Describing education as “probably the most change-resistant industry,” D.C. Public Schools Chancellor Kaya Henderson spoke publicly this past Friday about technology’s potential to transform American classrooms in the coming decades.

Henderson, who is widely recognized as a national leader on school reform, told a tech entrepreneurs conference, hosted by the D.C. start-up hub 1776, that the internet has already created unprecedented opportunities for students. In the District of Columbia, these include access to online learning resources, the chance to connect with peers around the world and the ability to complete internships at local tech firms. One group of students who recently interned at Microsoft even went on to create their own gaming company, T-Street Games, based out of 1776.

“They graduate in June, and they’re going to college next year with money in their pockets and a track record of success in a technology field,” Henderson said. “I think that’s game changing, especially for kids from some of the neighborhoods that we serve.”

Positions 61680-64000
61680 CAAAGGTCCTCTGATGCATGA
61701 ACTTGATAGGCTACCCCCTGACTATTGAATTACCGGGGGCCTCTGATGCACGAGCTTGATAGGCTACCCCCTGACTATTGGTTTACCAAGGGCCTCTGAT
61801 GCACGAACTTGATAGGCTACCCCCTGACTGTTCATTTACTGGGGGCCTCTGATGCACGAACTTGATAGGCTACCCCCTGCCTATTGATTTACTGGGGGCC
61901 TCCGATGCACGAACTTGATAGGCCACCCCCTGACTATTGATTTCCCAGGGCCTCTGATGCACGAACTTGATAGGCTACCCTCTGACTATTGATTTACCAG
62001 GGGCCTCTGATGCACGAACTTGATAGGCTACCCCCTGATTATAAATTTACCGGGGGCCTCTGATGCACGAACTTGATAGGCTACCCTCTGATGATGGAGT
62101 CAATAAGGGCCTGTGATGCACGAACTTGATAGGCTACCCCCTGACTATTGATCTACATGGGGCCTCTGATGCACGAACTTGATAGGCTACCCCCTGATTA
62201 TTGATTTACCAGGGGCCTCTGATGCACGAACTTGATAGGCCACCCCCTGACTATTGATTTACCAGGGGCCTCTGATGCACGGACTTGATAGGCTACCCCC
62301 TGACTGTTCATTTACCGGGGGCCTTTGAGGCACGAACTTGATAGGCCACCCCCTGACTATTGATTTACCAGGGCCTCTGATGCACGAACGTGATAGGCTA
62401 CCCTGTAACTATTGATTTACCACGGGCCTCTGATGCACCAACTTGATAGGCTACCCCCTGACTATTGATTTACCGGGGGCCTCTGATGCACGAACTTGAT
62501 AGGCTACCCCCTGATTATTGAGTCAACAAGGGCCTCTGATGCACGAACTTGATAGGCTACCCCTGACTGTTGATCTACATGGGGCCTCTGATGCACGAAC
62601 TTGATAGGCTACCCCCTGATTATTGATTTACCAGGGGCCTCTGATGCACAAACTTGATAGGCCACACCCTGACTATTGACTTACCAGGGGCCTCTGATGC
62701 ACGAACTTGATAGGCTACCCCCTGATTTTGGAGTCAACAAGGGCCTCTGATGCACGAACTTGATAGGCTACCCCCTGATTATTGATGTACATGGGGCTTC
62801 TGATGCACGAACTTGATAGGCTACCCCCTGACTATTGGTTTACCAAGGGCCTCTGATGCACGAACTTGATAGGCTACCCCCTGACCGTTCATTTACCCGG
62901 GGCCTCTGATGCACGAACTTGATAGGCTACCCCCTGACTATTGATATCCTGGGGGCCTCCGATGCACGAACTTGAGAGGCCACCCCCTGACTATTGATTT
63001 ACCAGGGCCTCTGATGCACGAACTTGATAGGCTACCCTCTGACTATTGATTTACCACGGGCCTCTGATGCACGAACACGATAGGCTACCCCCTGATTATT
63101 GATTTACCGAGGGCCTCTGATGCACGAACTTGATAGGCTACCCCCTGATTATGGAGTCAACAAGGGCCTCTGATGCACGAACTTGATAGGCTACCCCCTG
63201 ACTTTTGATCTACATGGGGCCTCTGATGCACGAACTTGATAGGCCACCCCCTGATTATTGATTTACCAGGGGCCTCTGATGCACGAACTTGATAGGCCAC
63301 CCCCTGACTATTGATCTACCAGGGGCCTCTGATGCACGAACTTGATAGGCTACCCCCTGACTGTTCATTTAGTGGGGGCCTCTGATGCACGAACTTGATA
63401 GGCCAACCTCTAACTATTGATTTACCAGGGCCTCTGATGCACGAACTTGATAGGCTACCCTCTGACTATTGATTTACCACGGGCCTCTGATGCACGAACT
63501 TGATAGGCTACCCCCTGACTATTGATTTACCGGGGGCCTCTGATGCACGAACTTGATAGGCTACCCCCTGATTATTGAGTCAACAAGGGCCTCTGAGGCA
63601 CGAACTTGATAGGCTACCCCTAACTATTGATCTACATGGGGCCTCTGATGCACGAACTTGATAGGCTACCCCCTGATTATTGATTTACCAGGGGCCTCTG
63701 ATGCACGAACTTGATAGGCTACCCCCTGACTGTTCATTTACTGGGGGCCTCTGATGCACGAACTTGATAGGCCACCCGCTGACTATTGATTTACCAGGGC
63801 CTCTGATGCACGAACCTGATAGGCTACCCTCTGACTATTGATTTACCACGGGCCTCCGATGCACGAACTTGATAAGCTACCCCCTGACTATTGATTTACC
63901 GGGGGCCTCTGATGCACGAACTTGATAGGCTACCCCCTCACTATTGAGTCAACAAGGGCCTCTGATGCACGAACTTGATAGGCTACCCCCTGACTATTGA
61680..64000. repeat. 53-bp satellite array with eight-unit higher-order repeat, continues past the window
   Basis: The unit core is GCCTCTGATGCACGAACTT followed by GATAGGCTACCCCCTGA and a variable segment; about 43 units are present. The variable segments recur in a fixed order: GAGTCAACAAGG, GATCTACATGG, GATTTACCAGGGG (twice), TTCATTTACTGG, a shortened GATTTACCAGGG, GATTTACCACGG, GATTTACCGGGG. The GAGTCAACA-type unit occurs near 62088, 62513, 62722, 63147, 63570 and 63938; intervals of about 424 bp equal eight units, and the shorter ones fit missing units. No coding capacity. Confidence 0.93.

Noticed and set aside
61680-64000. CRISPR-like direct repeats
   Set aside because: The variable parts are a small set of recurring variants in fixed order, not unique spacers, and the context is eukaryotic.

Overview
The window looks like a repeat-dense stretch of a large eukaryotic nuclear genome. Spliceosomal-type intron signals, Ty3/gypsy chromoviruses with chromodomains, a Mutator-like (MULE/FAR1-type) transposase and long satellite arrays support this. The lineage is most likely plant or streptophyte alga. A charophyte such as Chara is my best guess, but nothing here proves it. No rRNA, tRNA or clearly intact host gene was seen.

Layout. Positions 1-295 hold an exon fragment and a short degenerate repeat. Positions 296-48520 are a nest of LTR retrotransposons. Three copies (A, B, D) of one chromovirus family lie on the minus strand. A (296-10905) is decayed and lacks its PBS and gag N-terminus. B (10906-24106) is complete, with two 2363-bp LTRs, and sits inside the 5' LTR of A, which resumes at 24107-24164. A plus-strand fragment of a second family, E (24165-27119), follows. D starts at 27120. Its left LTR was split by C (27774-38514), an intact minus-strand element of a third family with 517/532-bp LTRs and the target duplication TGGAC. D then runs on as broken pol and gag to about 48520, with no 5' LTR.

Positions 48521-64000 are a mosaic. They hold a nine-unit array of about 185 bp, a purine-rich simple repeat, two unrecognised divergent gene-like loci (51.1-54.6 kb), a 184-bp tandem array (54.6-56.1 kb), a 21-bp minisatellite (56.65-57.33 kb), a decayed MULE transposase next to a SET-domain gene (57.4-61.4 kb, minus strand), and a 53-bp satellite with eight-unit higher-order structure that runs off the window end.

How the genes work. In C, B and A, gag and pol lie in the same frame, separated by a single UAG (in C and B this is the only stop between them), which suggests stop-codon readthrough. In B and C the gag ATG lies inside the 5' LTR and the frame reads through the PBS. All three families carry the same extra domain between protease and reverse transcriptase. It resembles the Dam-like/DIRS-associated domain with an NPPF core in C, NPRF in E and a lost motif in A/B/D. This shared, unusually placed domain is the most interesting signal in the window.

But the chancellor also argued that technology could be doing more to help the students with the most need, given that many of today’s education tech products “are really geared towards more upwardly mobile populations.”

In addition, Henderson said D.C.’s schools are still struggling with basic tech projects such as spotty Wi-Fi.

“Schools have the worst flipping networks,” she said. “Even in our fully modernized, brand-spanking new buildings, I have to turn off the Wi-Fi and use my regular phone to get my regular data. It’s insane. Why can’t we just wrap the whole city in Wi-Fi?”

Another change Henderson would support is less restrictive firewalls on school networks, which would allow students to access a greater number of websites.

“My kids can’t get on YouTube, because then people think that they’re watching, you know, hoochie mama videos or whatever, when in fact there’s lots of educational content on YouTube. Teachers have to call to explain what they’re doing to get the firewall — come on! … Just give it to the people and let the people do their thing,” she said.

Prior to talking about technology in schools, Henderson used her 1776 appearance to defend the controversial Common Core education standards, which D.C. has fully embraced. She said other countries have made gains in education “through nationalizing standards and really marching the whole country in a direction.” According to Henderson, Common Core in the United States “means that every state isn’t going to be trying to figure out how to do something different.”